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Re: Questionable qualifications ........

Postby maneo » Wed, 22 Apr 2015 8:09 pm

Sporkin wrote:Would you rather be operated on by a qualified surgeon or a vet with a preference for people interactions? For certain fields a degree is akin to training and of course actual work experience matters, I would rather have trained AND experienced people writing software for aviation and nuclear reactors.

For well established fields that is obvious.

However, for newly established or dynamic fields it may take quite awhile for educational institutions to catch up. Those making progress in the field may not have degrees but they know what needs to be done from experience.

It is usually more lucrative to be in the field than to go teach about it in some educational institution.
This occurred in the not-to-distant past for computer technology and semiconductors.
In the early days it was quite common to have experts without degrees.
There was little relevant training to be had in the tertiary institutions.

In an NPR article a software company that works with hospitals found "zero statistically significant correlation between a college degree or a master's degree and success as a software developer."
Over 80% of those hired will have a degree, but those hired without a degree will be just as successful, if not more so.

http://www.npr.org/blogs/money/2013/12/20/255846145/will-a-computer-decide-whether-you-get-your-next-job

It may be counter-intuitive, but higher degrees may actually inhibit success in business.
Mr. Gates did not need a degree and Peter Thiel took it a step further by creating his fellowship to support students under the age of 20 to drop out of school and pursue other work (e.g. scientific research, creating startups, social movements).

A degree may demonstrate to HR types a willingness in a candidate to "slug it out" but it is no guarantee of success once hired nor is the absence of a degree a guarantee of failure.

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Re: Questionable qualifications ........

Postby TMD » Wed, 22 Apr 2015 11:14 pm

maneo wrote:
TMD wrote:I disagree.

It is precisely the locals understand and appreciate the benefits of academic/paper achievements that allow them to place themselves at level playing field with most of the developed world.

One cannot blame them for holding similar if not higher expectations on non-Singaporeans who have or are looking for job here.


Such "higher expectations" may not be reasonable.
Those without relevant experience rarely can comprehend the value of that experience that they lack.

So, how to get that relevant experience?
That is the question all young job seekers ask.

There are usually a lot of necessary qualities, but never a single one that is sufficient.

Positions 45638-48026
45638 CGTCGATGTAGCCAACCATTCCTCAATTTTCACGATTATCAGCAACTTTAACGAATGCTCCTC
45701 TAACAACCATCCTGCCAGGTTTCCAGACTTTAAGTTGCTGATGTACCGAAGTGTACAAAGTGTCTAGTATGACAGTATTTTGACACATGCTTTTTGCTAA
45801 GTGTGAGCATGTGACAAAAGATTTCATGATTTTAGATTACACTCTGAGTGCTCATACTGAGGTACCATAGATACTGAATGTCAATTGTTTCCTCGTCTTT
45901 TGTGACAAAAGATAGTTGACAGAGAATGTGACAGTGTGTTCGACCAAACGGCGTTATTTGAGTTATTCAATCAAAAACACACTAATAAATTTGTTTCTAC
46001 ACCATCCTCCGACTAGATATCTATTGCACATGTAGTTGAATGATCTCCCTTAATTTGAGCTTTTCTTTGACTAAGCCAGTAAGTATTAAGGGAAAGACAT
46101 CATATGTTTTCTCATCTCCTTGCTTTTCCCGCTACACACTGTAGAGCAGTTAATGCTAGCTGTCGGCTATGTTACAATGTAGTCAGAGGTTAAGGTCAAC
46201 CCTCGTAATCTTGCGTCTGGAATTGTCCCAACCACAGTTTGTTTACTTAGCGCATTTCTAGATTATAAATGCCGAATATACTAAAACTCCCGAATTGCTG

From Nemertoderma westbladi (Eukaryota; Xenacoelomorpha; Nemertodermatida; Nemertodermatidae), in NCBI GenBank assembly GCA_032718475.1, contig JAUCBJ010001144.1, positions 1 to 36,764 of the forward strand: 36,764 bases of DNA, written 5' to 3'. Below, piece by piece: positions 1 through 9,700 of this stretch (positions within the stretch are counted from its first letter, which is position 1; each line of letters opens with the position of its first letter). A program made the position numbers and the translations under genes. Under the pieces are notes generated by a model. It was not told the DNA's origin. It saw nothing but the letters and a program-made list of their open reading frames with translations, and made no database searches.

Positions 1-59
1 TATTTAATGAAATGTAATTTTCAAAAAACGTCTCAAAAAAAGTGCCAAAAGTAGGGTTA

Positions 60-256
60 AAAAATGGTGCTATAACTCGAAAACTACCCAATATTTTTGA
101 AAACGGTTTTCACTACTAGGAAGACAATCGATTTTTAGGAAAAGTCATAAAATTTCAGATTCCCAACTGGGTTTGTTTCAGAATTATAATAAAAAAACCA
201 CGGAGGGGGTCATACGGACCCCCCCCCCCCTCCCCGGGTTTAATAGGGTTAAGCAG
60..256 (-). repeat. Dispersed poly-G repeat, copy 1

The applicant must be sure to show hiring managers what he/she can do to make the company successful, and not to come across as seeming to be asking only what the company can do for him/her.
The applicant must stand out against the competition.


That's the usual catch-22 situation any hirer will be in.

However, when comes to judgement call based on experience vs education qualification, any hirer will still need some measurable credential to make an informed decision.

And this don't get any easier when some candidates don't cooperate while hiring company or HR themselves have preferential treatment for certain category of candidate.

Take the above factor into consideration in Singapore open-market context, the concern over "Questionable qualifications" can become very sensitive and politicised, not just about "who is more qualified" for the job.

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Re: Questionable qualifications ........

Postby sundaymorningstaple » Wed, 22 Apr 2015 11:17 pm

TMD, you sound almost like you have a chip on your shoulder like most of the oppies out there. You didn't come here via FB did you, perchance? You almost sound like you came right off the pages of TRS or TOC. You definitely show signs of entitlement complex in your last three paragraphs. The more you write the more it shows.

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Re: Questionable qualifications ........

Postby TMD » Wed, 22 Apr 2015 11:23 pm

JR8 wrote:I disagree back :)
Most tertiary education is worthless for most people. The only routes with value (IMO) can be the vocational or technical ones, medicine, accounting, engineering and so on.
So you have, these days, in some countries an embedded assumption, or at least an aspiration that everyone who isn't completely brain-dead needs to be a graduate. To what ends? So the bloke who'll spend his working life in the photocopy/print room has indebted himself for life getting an MBA?

For many people tertiary education is worthless, and in fact a delay on them productively entering the workforce and building their lives. Presumably Bill Gates concluded similarly when he dropped out of Harvard.

Most of the sharpest and most successful people I've met are not graduates, in fact some of them even dropped out of 'high school'. Don't get me wrong, I know many 'dazzlingly bright' and well qualified people too. [But why spend $250k trying to turn an ox into a cashmere goat?].